Based on a range from a maximum 181 million units to a minimum of 100 million units of covered incandescent reflector lamp product, the 2009 shipments of the 120 volt, 100 watt R20 short lamp represent __ % to __ % of covered incandescent reflector lamps.

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Footnotes

1.  This particular language relating to designation on lamp packaging and marketing materials appears in Section 321 of EPCA with respect to the definitions of “rough service lamp,” “shatter resistant lamp,” and “vibration service lamp,” all of which are currently excluded from energy conservation standards applicable to general service incandescent lamps.

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2.  Sometimes this requirement is expressed as less than a maximum voltage (e.g. < 15V).

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3.  “Incandescent reflector lamp (commonly referred to as a reflector lamp) means any lamp in which light is produced by a filament heated to incandescence by an electric current, which: Is not colored or designed for rough or vibration service applications that contains an inner reflective coating on the outer bulb to direct the light; has an R, PAR, ER, BR, BPAR, or similar bulb shapes with an E26 medium screw base; has a rated voltage or voltage range that lies at least partially in the range of 115 and 130 volts; has a diameter that exceeds 2.25 inches; and has a rated wattage that is 40 watts or higher.”

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4.  EPAct 1992, amending EPCA, originally excluded “swimming pool” and “other underwater service” lamps from coverage for “general service incandescent lamps.” The FTC's 1994 lamp labeling rule exclusions mirrored the statutory list.

“(D) The term `general service incandescent lamp' means any incandescent lamp (other than a miniature or photographic lamp) that has an E26 medium screw base, a rated voltage range at least partially within 115 and 130 volts, and which can be used to satisfy the majority of lighting applications, but does not include any lamps specifically designed for—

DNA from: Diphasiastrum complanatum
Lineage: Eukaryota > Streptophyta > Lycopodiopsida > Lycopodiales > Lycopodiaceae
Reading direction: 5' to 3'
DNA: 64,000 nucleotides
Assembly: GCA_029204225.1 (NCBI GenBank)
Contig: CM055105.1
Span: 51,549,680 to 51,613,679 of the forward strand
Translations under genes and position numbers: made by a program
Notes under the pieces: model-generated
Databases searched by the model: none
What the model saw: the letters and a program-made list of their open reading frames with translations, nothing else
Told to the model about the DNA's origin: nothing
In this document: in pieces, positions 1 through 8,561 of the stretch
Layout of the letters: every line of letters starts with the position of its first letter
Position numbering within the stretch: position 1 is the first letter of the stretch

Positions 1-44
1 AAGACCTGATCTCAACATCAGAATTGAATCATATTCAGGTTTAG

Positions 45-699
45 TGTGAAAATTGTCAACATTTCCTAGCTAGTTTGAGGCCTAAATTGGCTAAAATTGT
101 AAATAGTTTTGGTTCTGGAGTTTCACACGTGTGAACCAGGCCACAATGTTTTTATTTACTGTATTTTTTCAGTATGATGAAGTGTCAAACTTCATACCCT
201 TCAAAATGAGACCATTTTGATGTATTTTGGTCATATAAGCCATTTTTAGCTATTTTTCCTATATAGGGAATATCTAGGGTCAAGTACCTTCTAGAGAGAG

* * *

“(xiii) swimming pool or other underwater service; * * *

EISA 2007 eliminated this particular exclusion for general service incandescent lamps.

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5.  The underscored information provided in blank on this page is considered confidential commercial information, and exempt from disclosure pursuant to 5 U.S.C. § 552(b)(4). NEMA's antitrust compliance disclosure rules prohibit the disclosure of any information containing the shipment or sales data of only one or two reporting companies and NEMA is precluded by its policies governing the handling of confidential information from disclosing individual company data to anyone. Accordingly, NEMA can only supply aggregated information on shipments of the 120 volt, 100 watt, R20 short lamp to the Department on a confidential basis. NEMA and the two manufacturers claim an exemption from disclosure under the Freedom of Information Act pursuant to 5 U.S.C. § 552(b)(4), and state (1) that this information is held in confidence by NEMA and the two manufacturers, (2) the information is of a type customarily held in confidence by NEMA and the two manufacturers, (3) the information is transmitted to the Department in confidence, (4) the information is not available in public sources, (5) the disclosure of this information is likely to impair the Department's ability to obtain this kind of information in the future, and (6) disclosure is likely to cause competitive harm to the two manufacturers. 10 C.F.R. § 1004.11(f).

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[FR Doc. 2010-32259 Filed 12-22-10; 8:45 am]

BILLING CODE 6450-01-P